Tata Steel UK Plant Helps Build World’s Largest Offshore Wind Farm

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Steel made at Tata Steel’s Port Talbot plant in Wales is behind the world’s largest offshore wind farm due to be completed by 2026, the Indian steel major said on Wednesday.

The Dogger Bank Wind Farm, capable of providing green energy for 6 million homes in the UK, will make use of steel processed into hollow sections at the Indian steel major’s Corby and Hartlepool sites in north-east England and fabricated to build the first two phases of the wind farm.

Tata Steel said hundreds of tonnes of its products, able to endure the harsh North Sea conditions, will be used for the giant wind farm project located 130 km off the north-east coast of England.

“We are proud to be able to help support UK jobs and manufacturing through this project,” said Sandip Biswas, Chairman of the Board of Tata Steel UK.

“Huge amounts of steel will be needed to help the UK achieve its net-zero goals – to build everything from renewable energy and low-CO2 transportation to hydrogen production and distribution. At the same time, we have targets for our own decarbonisation as a steelmaker.

“Our own transition to a decarbonised future will rely on a secure supply of competitively priced renewable energy – whether that be to create hydrogen for future steelmaking or power new low-CO2 furnaces. The more we can help in delivering these landmark projects the better,” he said.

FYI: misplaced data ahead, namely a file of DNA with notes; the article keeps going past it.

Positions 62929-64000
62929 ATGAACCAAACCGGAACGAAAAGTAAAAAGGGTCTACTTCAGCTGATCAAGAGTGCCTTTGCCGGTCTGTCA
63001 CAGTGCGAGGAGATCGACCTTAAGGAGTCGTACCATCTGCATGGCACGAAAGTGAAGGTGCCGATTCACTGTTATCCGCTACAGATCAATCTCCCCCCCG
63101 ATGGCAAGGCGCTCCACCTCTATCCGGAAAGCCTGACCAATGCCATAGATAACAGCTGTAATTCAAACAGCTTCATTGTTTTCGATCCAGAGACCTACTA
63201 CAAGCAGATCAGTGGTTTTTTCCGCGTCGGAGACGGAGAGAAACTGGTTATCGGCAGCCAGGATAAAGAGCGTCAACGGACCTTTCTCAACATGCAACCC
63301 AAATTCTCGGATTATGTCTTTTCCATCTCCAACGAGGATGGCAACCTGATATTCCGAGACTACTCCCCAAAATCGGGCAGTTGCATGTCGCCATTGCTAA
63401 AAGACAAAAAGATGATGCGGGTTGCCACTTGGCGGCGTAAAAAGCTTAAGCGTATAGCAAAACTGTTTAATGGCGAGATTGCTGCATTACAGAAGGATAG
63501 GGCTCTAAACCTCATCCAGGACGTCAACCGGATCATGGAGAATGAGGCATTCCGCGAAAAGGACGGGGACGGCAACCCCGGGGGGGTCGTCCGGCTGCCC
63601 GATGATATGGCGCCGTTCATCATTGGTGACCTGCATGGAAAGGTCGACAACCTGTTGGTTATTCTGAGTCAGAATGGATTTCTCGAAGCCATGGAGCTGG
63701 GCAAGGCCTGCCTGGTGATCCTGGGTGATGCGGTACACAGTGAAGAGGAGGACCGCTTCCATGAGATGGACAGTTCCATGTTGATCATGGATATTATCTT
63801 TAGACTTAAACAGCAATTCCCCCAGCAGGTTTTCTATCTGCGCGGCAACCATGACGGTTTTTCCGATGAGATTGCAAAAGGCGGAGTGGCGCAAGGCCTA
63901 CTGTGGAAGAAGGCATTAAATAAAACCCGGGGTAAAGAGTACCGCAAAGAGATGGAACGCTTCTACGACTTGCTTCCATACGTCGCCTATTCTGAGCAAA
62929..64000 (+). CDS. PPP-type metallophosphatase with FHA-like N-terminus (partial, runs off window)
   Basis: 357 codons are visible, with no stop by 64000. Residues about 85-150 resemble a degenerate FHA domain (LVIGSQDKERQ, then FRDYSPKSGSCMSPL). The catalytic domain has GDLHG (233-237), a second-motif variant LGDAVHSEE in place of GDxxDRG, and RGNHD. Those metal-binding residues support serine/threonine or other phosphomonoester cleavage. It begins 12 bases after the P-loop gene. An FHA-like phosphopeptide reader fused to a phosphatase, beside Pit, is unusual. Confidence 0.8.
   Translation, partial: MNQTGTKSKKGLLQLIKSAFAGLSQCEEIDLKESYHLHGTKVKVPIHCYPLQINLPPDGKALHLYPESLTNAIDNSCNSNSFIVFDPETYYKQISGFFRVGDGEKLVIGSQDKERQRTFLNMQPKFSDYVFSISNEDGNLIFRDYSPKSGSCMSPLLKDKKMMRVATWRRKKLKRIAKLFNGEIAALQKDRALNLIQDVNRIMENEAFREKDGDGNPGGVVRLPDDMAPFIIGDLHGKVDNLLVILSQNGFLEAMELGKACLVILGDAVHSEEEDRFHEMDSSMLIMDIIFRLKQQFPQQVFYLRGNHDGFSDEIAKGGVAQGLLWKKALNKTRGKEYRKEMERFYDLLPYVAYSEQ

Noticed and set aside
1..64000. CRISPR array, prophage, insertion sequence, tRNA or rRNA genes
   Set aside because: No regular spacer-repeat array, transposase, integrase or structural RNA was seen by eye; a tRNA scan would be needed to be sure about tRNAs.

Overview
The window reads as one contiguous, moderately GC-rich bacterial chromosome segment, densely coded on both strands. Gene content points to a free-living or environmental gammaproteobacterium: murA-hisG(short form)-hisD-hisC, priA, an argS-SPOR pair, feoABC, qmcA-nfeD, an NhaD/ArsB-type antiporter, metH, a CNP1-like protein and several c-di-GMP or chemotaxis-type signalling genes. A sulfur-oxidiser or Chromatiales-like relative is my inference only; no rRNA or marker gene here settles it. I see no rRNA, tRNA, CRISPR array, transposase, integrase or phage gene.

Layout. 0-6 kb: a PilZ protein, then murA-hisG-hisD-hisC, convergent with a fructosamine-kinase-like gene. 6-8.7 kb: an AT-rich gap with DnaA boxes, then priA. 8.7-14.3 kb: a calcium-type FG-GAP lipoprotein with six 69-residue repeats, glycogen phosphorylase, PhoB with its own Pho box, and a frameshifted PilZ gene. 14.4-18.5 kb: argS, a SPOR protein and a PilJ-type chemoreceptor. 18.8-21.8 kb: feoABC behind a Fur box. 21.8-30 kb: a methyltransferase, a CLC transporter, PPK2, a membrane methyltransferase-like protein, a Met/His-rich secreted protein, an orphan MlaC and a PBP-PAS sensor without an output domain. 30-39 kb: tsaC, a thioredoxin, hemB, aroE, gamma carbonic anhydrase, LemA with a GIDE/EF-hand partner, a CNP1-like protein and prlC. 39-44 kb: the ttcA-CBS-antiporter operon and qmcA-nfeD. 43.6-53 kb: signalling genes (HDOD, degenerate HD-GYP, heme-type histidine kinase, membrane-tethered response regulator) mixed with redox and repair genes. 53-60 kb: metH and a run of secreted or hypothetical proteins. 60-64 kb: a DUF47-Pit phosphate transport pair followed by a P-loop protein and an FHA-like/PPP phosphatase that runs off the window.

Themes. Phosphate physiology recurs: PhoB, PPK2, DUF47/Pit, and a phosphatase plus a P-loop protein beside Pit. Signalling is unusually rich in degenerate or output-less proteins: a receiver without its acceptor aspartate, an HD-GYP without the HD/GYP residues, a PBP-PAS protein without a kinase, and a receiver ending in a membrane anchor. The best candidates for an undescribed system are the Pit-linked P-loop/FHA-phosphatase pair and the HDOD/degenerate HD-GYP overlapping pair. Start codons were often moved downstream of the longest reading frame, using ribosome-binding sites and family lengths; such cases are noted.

The Dogger Bank wind farm is being developed in three 1.2 gigawatt (GW) phases – Dogger Bank A, B and C.

“This is another great example of how we’re taking advantage of UK skills and expertise to build the world’s largest offshore wind farm,” said Steve Wilson, Dogger Bank Wind Farm Project Director.

“Our transition pieces are among the largest to be installed on an offshore wind farm, and this UK-manufactured steel will form some of the supporting components,” he said.

Dogger Bank A and B is a joint venture between SSE Renewables (40 per cent), Equinor (40 per cent) and Eni (20 per cent).

In November 2021, SSE Renewables and Equinor, 50-50 joint venture partners in Dogger Bank C, announced Eni will take a 20 per cent stake in the final phase, with SSE Renewables and Equinor maintaining 40 per cent stakes each, in a deal which is expected to complete in the first quarter of 2022 subject to regulatory approvals.

In the first two phases of construction the vast GE Renewable Energy turbines, each one rated at 13 megawatts (MW) – enough to power a home for two days with a single rotation – will sit on foundations featuring Tata Steel products used in safety-critical transitions pieces. These steel structures form the junction between the tower above the surface of the sea and the foundations below the water.

Fabrication companies Sif and Smulders were awarded contracts to provide the wind turbine foundations for the first two phases of Dogger Bank in November last year, with Dogger Bank C awarded a year later.

Tata Steel is one of Europe’s leading steel producers, with steelmaking in the Netherlands and the UK, and manufacturing plants across Europe. The company supplies high-quality steel products to the most demanding markets, including construction and infrastructure, automotive, packaging and engineering. The work for the wind farm is being carried out by one of its many contract companies.

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